We welcome Shabbat into our homes through the act of lighting candles. When we walk into a dark room and switch on the light, we have not changed anything in the room, but we have changed our capacity to see what was already there. Shabbat is a day in which we look at the world in a different light. Shabbat is a day to stop and marvel at the wonder of God’s magnificent creations and to focus on the depth and goodness of others. By lighting candles we therefore make a symbolic and physical differentiation between an ordinary day and Shabbat as well as a making powerful statement about what Shabbat is.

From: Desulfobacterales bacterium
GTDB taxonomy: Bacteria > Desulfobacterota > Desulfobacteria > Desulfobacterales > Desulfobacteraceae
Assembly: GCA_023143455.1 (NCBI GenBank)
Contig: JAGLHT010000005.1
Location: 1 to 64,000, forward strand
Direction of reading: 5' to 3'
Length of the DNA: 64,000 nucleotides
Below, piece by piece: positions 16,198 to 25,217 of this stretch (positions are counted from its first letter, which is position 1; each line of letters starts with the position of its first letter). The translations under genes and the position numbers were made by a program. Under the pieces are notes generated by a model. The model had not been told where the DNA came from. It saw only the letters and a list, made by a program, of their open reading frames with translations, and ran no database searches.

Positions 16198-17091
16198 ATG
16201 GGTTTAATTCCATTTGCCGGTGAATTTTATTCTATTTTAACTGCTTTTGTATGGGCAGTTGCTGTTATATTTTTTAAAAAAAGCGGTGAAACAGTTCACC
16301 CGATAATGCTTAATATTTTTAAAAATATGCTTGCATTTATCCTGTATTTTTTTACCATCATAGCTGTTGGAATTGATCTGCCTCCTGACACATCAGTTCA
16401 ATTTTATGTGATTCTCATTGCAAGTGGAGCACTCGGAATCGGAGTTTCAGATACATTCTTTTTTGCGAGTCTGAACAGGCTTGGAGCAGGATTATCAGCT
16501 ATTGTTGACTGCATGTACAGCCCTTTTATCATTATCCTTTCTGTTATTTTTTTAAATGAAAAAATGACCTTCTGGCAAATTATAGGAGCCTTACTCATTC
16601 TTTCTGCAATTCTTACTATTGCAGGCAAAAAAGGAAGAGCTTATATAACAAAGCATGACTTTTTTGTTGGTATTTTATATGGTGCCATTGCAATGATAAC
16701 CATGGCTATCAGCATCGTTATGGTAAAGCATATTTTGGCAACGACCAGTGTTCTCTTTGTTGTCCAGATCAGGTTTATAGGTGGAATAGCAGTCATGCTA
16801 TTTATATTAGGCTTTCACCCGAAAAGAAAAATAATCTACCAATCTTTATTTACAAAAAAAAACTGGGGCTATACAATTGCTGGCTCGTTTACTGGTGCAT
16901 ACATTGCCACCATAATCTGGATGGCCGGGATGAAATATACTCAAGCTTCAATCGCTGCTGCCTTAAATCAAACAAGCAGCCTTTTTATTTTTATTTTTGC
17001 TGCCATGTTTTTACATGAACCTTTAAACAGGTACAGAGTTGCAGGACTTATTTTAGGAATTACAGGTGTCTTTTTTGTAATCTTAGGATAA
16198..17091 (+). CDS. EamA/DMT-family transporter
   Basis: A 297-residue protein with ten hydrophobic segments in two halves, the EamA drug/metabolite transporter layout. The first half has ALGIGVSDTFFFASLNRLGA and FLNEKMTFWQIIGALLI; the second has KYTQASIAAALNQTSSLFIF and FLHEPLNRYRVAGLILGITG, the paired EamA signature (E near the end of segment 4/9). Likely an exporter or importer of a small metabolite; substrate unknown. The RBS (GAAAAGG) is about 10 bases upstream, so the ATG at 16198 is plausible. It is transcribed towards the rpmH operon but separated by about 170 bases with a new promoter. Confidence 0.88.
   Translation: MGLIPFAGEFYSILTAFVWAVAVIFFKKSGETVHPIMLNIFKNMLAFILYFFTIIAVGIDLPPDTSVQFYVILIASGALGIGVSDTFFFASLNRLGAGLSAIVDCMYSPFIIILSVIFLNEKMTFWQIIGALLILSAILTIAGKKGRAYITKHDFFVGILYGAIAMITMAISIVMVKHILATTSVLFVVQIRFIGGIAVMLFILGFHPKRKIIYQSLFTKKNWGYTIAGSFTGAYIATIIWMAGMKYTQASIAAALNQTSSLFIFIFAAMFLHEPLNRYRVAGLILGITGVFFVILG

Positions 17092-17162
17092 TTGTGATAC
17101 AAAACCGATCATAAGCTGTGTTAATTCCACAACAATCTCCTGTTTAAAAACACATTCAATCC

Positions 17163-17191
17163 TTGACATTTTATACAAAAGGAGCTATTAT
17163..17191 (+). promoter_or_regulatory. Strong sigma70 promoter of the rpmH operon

Candle-lighting has a particular historical resonance too. Candle lighting was first legislated by the Rabbis of the Mishnaic period in the Land of Israel, around 1,900 years ago. Providing light at night was difficult and relatively rare, so most nights were spent in darkness. Having Shabbat lights truly made Shabbat stand out from the rest of the week.
Another aim of lighting Shabbat candles is to cultivate shalom bayit (peace in the home), through light. For thousands of years the Shabbat candles brought warmth and light. They offered a chance to see things anew, both literally and figuratively. To this day they usher in the peace, warmth, love and light of the precious day that is Shabbat.
This video demonstrates the beauty of Shabbat candles being lit across the Jewish world.